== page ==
The Shogun’s Resting Place

Nikko is another popular escape for the city folks. Located north of Tokyo (2 hours by train), Nikko is famous for its historical sites and natural scenery (especially during autumn season).


Among all of Nikko’s historical sites, the most famous is none other than Toshogu Shrine, final resting place of one of the most powerful shogun in Japanese history, Tokugawa Ieyasu. To house a man of such stature, Toshogu Shrine is indeed unlike any other shrine in Japan with buildings which are decorated with intricate and detailed carvings. It is indeed fit for a king.


The Yomeimon Gate is probably the most famous structure within the shrine complex… UNFORTUNATELY it is currently under renovation and covered by scaffolding (apparently  until 2019). So, I didn’t even bother to take a photo. But here’s a Google image search link for your viewing pleasure.

During my visit, I noticed two carvings which attracted a great number of tourists lining up to take selfies photographs.


The first one is the carving of the Three Wise Monkeys. “See no evil, hear no evil, speak no evil.” You’ve probably seen it somewhere before, in a book or poster. If you’ve ever wondered where the concept came from, well this is the place.


And then there is the carving of a sleeping cat, the Nemuri-neko. It is said that the sculptor spent 8 months studying and perfecting his sculpting to make the Nemuri-neko as realistic as possible. I think he did a darn good job. Wouldn’t you agree?


Passing the Nemuri-neko and climbing up a long flight of stairs will lead you to the tomb of Tokugawa Ieyasu. The area around the tomb feels quite different from the rest of the shrine complex. It’s not as heavily decorated and more minimalist in nature.


And that’s a wrap for Toshogu Shrine. It’s a shame that the Yomeimon Gate is undergoing renovation but I think the rest of the shrine is still worth a visit.


Hakone – Come for the views, stay for the onsen!

If you ever need a break from the hustle and bustle of city life in Tokyo or Yokohama, Hakone is the place to go. Famous for its natural beauty and hot spring (onsen) inns, Hakone is about an hour’s journey by train. Perfect for a day trip or weekend getaway.


For my itinerary, I got the Hakone Free Pass and followed the popular Hakone Round Course (details in the Japan Guide website) stopping at the places that seem interesting.


Owakudani was an interesting stop – an active volcanic area with so much sulfurous fumes going around I felt like I was back in my school chemistry lab. That is not fog or steam in the photo. It’s the fumes I speak of.


I stayed the night in a hot spring inn by Lake Ashinoko. It was a rainy and gloomy weekend with temperatures cold enough that I had the misty breath effect. So it was just pure, pure bliss when I got into the inn’s hot spring for a dip.


The next morning, I took some time walking along the lake. The weather was was still dark and gloomy. There was thick fog clouding the mountains which really created a mythical and surreal kinda atmosphere. The downside is Mt. Fuji gets hidden as well under all that fog.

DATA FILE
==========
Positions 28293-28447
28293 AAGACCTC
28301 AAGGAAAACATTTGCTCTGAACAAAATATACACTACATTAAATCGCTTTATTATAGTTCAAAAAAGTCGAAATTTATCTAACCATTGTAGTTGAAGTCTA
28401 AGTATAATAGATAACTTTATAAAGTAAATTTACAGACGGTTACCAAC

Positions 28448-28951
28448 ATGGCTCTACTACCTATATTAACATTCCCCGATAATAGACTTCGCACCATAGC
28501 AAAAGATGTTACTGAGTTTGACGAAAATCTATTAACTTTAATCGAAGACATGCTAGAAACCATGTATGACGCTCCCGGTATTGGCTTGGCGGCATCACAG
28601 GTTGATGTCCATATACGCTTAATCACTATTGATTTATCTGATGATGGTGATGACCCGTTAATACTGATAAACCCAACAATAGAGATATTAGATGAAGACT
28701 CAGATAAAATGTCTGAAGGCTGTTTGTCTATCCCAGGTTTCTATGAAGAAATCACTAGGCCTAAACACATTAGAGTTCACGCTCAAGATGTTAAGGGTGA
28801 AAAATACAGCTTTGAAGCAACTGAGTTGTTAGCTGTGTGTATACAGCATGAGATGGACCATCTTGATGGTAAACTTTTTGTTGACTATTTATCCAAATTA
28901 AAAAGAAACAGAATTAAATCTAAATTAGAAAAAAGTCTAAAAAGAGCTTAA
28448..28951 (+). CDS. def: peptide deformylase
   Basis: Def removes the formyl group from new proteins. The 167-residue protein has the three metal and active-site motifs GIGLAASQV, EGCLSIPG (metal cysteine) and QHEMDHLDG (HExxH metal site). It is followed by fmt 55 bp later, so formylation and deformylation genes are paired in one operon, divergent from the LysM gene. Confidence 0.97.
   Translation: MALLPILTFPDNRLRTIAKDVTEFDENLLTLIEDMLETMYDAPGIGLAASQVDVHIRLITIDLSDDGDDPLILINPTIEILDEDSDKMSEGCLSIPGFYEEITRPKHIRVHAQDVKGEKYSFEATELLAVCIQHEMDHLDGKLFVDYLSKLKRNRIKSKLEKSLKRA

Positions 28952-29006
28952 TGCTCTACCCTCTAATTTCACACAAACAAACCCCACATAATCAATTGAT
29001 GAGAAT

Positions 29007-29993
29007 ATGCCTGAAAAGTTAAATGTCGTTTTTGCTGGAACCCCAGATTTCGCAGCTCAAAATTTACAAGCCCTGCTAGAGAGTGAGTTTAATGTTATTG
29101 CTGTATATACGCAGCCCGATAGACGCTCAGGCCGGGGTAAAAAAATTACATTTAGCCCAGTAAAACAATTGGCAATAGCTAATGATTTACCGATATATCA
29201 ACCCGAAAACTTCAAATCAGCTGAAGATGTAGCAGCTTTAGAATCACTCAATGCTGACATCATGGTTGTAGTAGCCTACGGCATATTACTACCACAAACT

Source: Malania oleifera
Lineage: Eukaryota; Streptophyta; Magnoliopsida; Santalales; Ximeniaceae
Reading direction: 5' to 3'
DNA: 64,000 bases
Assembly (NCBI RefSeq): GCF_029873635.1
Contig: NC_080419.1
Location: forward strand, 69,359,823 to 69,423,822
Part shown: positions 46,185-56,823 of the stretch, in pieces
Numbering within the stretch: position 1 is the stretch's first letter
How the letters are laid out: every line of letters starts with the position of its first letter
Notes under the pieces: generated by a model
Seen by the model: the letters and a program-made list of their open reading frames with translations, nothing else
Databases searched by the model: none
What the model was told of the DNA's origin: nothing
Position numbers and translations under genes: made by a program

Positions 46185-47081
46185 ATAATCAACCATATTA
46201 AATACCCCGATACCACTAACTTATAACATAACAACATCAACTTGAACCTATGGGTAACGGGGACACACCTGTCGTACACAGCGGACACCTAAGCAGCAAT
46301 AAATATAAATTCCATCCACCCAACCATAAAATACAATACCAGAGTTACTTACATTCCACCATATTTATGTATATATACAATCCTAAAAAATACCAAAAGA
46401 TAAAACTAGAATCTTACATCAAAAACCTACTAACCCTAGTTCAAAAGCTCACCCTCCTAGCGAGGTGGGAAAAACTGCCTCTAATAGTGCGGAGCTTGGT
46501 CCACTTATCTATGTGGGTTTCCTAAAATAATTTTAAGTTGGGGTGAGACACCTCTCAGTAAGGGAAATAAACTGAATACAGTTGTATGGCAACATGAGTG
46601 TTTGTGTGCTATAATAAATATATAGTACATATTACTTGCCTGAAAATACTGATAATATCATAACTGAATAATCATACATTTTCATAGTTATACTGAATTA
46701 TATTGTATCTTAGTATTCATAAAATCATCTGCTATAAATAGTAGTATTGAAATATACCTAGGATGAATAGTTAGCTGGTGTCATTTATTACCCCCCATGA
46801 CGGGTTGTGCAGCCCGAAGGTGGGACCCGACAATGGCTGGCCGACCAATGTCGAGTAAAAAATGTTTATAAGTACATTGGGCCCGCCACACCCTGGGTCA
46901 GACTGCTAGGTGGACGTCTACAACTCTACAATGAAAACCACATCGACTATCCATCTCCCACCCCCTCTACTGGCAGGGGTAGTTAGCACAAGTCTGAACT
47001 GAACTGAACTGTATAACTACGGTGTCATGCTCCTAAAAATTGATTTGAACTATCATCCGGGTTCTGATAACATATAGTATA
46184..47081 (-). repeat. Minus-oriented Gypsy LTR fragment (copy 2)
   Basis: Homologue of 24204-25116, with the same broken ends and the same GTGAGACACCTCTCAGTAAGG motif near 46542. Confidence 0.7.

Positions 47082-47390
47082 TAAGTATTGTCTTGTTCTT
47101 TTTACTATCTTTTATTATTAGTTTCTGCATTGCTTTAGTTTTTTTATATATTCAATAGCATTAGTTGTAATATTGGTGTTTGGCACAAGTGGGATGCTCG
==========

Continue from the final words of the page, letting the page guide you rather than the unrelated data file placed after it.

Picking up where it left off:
Amid the blur and fogginess, I spotted this man in his boat doing some fishing. It was the perfect recipe for a moody photograph.


At noon, I took a boat across the lake. Actually they look more like pirate ships. I’m surprised popular manga/anime franchise One Piece has not tried to cash in on this (or have they?).


My last stop was Hakone Shrine. A beautiful shrine surrounded by lush forestry facing Lake Ashi. It would have been a peaceful place if not for the throngs of tourists.


Overall, I think Hakone is a tad touristy but a great destination to escape from the concrete jungles of Tokyo. Though if you’re looking for views of Mt. Fuji, I’d prefer going to Lake Kawaguchi instead.

When does it become easier?

It has been almost 7 years since I left home.


And yet I can never get used to leaving. Every departure is accompanied by a mixture of melancholy and nostalgia. A longing to return home, to simpler times.

Tomorrow I return to Japan after spending some time at home and I am once again filled with the same emotions that come with every departure.

I guess it’s true what they say. There really is no place like home.

Started 2014 with a bang! (literally)

On the first day of 2014, I visited the town of Iwakuni (about 45 mins by train from Hiroshima). Iwakuni’s claim to fame is the Kintai Bridge.


I arrived to hear loud “booms” ringing through the air. On approaching the Nishiki River, I saw a row of people dressed in period armor firing antique matchlock rifles. Apparently it’s an annual new year event in Iwakuni to kick start the new year.


After the event, everyone had a chance to take a closer look at the rifles. This man was explaining the firing mechanism of the rifle to curious observers.


As for us shutterbugs, we continued doing what we love most – taking more photographs. This young lady was kind enough to pose for us.


After the event, the “army” marched across the river on the Kintai Bridge. You can see Iwakuni Castle up on the hill in the background. I included it in the composition to give it a victory march sort of vibe.


Now that there are no more distractions, I finally had the chance to take a closer look at the Kintai Bridge. Supposedly constructed entirely by wood without the use of any nails, it’s a pretty damn impressive feat of engineering.


There’s a 300 yen fee to cross the bridge. However, if you’re not willing to pay there’s a normal bridge about 10 mins walk down the river.

Finally, here’s a shot of the bridge at sunset. I stacked a pile of rocks to use as a makeshift tripod to get this shot.


And this concludes my week long adventure in Hiroshima during the 2013 year end holidays. Now to get started on my 2014 backlog of photos to edit…

Fighting fire with fire